Bentley is planning a return to international sports car racing and promises to be back at the Le Mans 24 Hours inside five years.
The British manufacturer, which is part of the Volkswagen Group, has revealed that it is already evaluating options for its return to Le Mans for the first time since winning the event with the Speed 8 in 2003. Bentley chassis and powertrain director Brian Gush, whose remit includes motor sport, explained that the company was “looking from LMP1 down”.
“We are looking at what is out there and how the rules are moving; there are new regulations coming in 2014,” he said. “No decisions have been made yet, but we are moving along the road of evaluation and have a number of ideas.”
Gush promised that Bentley would be back in international sports car racing within five years. “There is some determination about that,” he said. “We will be back: the question is with what?”
Gush, who oversaw Bentley’s successful Le Mans comeback in 2001-03, had always maintained that the historic marque would one day return to Le Mans. That desire has been formalised following the arrival at the end of last year of new Bentley boss Wolfgang Durheimer, who previously had responsibility for motor sport as research and development boss at sister company Porsche.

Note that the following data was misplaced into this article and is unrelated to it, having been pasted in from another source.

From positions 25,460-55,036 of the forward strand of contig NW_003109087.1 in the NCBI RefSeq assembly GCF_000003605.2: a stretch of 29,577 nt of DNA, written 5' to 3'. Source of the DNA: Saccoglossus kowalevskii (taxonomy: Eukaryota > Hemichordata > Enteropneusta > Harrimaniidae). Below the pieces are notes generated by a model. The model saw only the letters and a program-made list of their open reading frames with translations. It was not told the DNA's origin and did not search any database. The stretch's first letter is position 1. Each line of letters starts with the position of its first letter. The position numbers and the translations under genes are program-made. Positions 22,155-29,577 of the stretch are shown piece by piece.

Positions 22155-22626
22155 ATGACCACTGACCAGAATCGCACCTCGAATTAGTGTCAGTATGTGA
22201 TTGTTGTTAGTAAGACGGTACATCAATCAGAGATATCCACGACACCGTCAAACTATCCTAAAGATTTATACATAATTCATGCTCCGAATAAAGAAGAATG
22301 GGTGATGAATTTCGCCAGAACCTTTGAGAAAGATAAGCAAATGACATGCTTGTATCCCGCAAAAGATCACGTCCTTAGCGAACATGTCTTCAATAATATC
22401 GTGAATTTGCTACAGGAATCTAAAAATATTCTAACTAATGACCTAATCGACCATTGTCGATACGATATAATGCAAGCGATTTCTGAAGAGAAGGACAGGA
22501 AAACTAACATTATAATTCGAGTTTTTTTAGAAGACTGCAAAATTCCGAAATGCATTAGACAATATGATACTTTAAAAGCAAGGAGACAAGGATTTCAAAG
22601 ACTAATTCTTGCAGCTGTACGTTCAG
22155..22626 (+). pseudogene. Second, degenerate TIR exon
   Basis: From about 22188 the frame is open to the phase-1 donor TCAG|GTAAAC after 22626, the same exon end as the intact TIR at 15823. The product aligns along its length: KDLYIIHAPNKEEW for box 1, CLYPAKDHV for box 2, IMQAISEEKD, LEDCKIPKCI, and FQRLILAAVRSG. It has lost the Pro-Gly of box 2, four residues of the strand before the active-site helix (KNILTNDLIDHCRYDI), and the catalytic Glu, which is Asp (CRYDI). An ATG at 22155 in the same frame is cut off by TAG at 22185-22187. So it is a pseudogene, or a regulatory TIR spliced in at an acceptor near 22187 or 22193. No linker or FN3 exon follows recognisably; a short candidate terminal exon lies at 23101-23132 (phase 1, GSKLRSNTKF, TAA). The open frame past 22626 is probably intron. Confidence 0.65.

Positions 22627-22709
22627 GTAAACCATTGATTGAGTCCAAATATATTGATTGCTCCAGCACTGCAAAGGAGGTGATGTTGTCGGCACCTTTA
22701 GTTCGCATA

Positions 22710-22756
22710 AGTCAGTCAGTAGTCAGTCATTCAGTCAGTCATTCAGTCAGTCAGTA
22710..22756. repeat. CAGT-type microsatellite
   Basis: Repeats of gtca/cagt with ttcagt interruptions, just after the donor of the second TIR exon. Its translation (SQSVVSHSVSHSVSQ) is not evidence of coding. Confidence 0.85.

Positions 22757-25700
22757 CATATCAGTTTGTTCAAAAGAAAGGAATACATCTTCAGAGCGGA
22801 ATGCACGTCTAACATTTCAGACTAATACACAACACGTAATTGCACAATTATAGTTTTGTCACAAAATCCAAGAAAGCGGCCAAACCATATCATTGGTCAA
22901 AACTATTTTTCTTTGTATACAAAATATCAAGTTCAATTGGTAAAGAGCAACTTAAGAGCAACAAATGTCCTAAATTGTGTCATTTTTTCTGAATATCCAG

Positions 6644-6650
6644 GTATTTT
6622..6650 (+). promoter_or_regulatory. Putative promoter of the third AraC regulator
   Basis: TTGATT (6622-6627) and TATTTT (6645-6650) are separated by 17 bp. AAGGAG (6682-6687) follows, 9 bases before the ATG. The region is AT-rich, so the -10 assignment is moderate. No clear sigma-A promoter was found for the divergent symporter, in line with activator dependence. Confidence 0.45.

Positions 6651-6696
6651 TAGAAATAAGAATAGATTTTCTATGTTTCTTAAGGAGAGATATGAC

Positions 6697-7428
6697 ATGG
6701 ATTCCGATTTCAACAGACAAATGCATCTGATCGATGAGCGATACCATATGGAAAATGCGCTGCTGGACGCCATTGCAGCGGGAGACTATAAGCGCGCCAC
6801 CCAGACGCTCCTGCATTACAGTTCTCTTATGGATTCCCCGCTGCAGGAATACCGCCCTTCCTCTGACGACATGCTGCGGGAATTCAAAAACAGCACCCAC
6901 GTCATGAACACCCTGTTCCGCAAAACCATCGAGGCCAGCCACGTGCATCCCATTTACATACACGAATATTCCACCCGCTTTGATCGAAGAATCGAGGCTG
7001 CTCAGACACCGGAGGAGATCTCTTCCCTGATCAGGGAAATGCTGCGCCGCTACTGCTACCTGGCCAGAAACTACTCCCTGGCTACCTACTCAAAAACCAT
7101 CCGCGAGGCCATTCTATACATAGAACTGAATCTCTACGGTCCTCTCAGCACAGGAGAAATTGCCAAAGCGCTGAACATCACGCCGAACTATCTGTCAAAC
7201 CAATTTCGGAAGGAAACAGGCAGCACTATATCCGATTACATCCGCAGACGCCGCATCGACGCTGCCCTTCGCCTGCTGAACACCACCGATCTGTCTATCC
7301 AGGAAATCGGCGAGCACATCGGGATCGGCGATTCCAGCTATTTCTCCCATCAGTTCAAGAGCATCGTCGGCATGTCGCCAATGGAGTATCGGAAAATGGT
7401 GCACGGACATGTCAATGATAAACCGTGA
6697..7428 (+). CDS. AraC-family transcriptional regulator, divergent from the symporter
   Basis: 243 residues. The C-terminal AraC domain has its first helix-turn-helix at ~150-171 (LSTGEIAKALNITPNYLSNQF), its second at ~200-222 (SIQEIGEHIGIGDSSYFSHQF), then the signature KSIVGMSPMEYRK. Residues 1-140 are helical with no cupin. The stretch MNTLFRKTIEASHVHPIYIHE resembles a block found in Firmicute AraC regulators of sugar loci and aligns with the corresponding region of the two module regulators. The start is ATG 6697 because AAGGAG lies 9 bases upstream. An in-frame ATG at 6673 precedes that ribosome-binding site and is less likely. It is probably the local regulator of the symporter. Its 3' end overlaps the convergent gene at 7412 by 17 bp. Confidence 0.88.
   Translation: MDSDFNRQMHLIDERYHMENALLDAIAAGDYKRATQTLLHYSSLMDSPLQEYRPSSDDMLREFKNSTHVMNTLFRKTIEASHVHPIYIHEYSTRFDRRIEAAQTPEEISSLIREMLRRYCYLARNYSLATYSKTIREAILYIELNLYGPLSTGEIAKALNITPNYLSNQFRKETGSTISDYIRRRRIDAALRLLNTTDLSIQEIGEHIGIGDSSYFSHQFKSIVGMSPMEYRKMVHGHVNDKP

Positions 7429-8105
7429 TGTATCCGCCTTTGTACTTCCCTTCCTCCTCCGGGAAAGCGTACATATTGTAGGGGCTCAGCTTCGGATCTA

Durheimer has stated that his favoured route back into motor sport is with a customer-led GT programme. Gush said that he leaned towards an attack on outright Le Mans victory with an LMP1 contender.
“One question that needs to be answered is, ‘Can we race Porsche and Audi in P1?’ If two brands from the [VW] group can race against each other, can three?” he said. “Or would
there be more value to Bentley competing in a different class?”
A competition return for Bentley in the GTE class would most likely have to wait until its present coupé, the Continental GT, and its derivatives are superseded.
The Continental is too heavy and is four-wheel drive, which is outlawed in the GTE category, but one of Durheimer’s stated aims on taking over at Bentley was to make the model range lighter.
Gush said that one route open to Bentley was to produce a small-volume special designed with the race track in mind. The Le Mans rulebook demands a minimum run of 100 cars for a manufacturer such as Bentley.
“We would need to work out if we could compete with a racing derivative of an existing model, or whether we’d have to build a racing sports car with a derivative for the road,” he said. “If there was a clear path then we would have taken it already.”